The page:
Scotland's papers: Referendum 'showdown' and Brown's 'third way'

Image copyright The Scotsman
Image copyright The Herald
Image copyright The National
Image copyright Daily Record
Image copyright The Scottish Sun
Image copyright Scottish Daily Mail
Image copyright The Times
Image copyright Scottish Daily Express
Image copyright The i
Image copyright The Courier
Image copyright The Press and Journal

Nicola Sturgeon has been urged to drop the threat of an "illegitimate" second independence referendum after senior SNP figures failed to rule out holding an unofficial poll, according to The Scotsman.

The Herald says Nicola Sturgeon and Theresa May are moving towards direct talks on an independence referendum, with both sides ready to open discussions within days.

The National says Nicola Sturgeon will warn the prime minister that blocking an independence vote would "shatter respect beyond repair".

Elsewhere, the Daily Record says a Scots policeman tormented his unsuspecting partner by inventing a stalker ex-girlfriend.

The Scottish Sun leads with Great British Bake Off bosses being "at war" over the signing of Noel Fielding as host, as it emerged a string of "A-listers" turned the job down.

Google has been accused of "profiting from hatred" as MPs say the technology firm failed to control offensive online content, according to The Scottish Daily Mail.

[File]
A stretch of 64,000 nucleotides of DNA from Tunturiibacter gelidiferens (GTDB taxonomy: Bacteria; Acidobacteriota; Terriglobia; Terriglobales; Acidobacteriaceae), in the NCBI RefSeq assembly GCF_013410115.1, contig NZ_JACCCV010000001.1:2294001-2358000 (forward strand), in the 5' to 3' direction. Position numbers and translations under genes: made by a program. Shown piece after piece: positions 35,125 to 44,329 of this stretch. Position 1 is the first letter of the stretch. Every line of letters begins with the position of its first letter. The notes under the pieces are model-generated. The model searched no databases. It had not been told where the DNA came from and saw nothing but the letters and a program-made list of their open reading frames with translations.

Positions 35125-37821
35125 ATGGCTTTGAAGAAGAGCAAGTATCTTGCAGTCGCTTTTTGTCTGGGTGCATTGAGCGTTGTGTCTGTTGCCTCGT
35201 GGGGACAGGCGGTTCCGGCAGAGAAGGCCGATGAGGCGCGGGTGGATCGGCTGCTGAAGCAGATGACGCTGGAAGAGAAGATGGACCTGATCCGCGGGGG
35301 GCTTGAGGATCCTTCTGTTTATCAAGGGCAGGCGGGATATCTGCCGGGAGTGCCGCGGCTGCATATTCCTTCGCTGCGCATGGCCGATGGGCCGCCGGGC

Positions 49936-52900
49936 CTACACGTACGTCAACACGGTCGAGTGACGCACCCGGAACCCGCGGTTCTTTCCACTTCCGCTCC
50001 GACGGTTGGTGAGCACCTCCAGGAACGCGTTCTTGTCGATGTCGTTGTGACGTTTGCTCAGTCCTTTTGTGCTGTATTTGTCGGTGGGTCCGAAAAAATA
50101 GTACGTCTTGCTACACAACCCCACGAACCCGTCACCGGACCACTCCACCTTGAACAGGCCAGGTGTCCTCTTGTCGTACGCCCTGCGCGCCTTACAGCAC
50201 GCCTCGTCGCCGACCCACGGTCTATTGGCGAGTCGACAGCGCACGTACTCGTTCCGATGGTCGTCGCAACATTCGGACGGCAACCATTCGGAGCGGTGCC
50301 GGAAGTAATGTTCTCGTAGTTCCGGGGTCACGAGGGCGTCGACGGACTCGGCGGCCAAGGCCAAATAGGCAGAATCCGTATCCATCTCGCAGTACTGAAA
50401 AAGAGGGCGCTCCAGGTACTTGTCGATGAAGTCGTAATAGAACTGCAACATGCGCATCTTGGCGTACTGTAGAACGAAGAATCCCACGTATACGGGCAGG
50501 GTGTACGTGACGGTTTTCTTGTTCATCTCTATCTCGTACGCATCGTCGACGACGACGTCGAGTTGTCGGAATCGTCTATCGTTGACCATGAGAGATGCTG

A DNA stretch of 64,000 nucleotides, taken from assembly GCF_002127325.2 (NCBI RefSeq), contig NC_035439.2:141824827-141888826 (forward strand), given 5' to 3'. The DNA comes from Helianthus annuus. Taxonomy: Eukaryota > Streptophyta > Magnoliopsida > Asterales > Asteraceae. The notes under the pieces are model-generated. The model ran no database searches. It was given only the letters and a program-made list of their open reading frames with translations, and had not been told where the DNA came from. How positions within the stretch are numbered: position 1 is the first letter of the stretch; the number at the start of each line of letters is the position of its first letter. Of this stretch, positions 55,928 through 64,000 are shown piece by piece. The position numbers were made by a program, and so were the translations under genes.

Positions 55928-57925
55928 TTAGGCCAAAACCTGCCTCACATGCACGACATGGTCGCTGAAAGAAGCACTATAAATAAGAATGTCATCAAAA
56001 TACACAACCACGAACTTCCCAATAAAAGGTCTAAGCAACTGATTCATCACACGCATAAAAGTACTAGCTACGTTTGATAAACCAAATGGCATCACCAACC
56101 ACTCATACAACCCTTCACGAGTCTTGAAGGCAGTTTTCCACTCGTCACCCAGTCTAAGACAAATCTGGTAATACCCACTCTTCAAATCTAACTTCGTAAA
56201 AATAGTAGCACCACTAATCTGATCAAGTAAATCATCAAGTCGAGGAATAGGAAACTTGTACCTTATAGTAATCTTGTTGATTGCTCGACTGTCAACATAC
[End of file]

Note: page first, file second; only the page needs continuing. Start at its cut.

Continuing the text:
The Times leads with the same story, saying Google has failed to remove "virulent anti-Semitic content" from its YouTube video platform in an apparent breach of its own guidelines and the law.

The Scottish Daily Express claims that the SNP has been "rocked by revelations that senior party members have linked up with a Polish right-wing extremist".

The Courier's Fife edition says local schools are "in crisis" as teacher vacancies rise.

The Press and Journal's Aberdeenshire edition leads with councillors backing a £150m housing and hotel development at Blackdog, despite concerns it will hit traders in surrounding north-east towns.

The i says Nicola Sturgeon has refused to rule out an unofficial referendum, claiming Theresa May's block on an independece vote "would destroy the UK".

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